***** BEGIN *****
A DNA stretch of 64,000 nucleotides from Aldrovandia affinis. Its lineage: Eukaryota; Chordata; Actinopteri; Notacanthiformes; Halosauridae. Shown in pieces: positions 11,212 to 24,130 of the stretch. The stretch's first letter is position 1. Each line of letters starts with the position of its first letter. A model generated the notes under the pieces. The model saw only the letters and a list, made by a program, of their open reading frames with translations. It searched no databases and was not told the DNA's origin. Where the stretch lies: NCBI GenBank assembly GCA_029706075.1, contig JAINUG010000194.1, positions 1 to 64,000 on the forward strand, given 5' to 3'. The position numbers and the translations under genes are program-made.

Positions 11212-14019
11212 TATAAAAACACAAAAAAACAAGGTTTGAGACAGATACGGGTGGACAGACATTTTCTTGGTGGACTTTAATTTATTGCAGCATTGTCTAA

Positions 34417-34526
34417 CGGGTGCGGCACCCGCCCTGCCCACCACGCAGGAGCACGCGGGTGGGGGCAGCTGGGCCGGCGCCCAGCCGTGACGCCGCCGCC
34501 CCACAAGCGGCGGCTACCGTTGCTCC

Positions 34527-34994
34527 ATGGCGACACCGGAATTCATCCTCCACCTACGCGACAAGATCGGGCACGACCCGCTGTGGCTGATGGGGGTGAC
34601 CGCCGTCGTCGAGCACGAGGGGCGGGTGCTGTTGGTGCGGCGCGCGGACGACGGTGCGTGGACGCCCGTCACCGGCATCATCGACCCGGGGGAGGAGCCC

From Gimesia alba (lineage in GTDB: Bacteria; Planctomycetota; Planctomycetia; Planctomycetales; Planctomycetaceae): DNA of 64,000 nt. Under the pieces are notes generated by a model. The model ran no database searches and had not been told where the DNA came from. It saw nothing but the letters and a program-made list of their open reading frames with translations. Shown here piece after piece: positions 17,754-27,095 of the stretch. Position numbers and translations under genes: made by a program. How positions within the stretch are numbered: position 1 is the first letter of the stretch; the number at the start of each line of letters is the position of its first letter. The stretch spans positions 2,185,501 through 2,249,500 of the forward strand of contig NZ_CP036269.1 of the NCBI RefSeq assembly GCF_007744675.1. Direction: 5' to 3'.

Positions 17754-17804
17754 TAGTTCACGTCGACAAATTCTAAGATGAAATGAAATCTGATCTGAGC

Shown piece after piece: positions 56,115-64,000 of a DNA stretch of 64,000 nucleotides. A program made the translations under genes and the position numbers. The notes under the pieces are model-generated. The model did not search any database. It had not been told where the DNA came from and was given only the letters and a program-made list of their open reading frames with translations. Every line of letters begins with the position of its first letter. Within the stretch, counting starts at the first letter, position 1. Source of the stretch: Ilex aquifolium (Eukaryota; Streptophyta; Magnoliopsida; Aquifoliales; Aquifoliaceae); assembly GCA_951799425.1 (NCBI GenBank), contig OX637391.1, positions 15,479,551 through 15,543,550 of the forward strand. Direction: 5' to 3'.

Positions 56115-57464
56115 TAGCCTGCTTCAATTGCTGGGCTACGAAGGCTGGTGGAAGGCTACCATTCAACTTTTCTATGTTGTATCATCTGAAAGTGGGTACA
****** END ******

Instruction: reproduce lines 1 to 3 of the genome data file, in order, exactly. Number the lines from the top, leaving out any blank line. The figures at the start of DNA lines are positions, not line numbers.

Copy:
A DNA stretch of 64,000 nucleotides from Aldrovandia affinis. Its lineage: Eukaryota; Chordata; Actinopteri; Notacanthiformes; Halosauridae. Shown in pieces: positions 11,212 to 24,130 of the stretch. The stretch's first letter is position 1. Each line of letters starts with the position of its first letter. A model generated the notes under the pieces. The model saw only the letters and a list, made by a program, of their open reading frames with translations. It searched no databases and was not told the DNA's origin. Where the stretch lies: NCBI GenBank assembly GCA_029706075.1, contig JAINUG010000194.1, positions 1 to 64,000 on the forward strand, given 5' to 3'. The position numbers and the translations under genes are program-made.

Positions 11212-14019
11212 TATAAAAACACAAAAAAACAAGGTTTGAGACAGATACGGGTGGACAGACATTTTCTTGGTGGACTTTAATTTATTGCAGCATTGTCTAA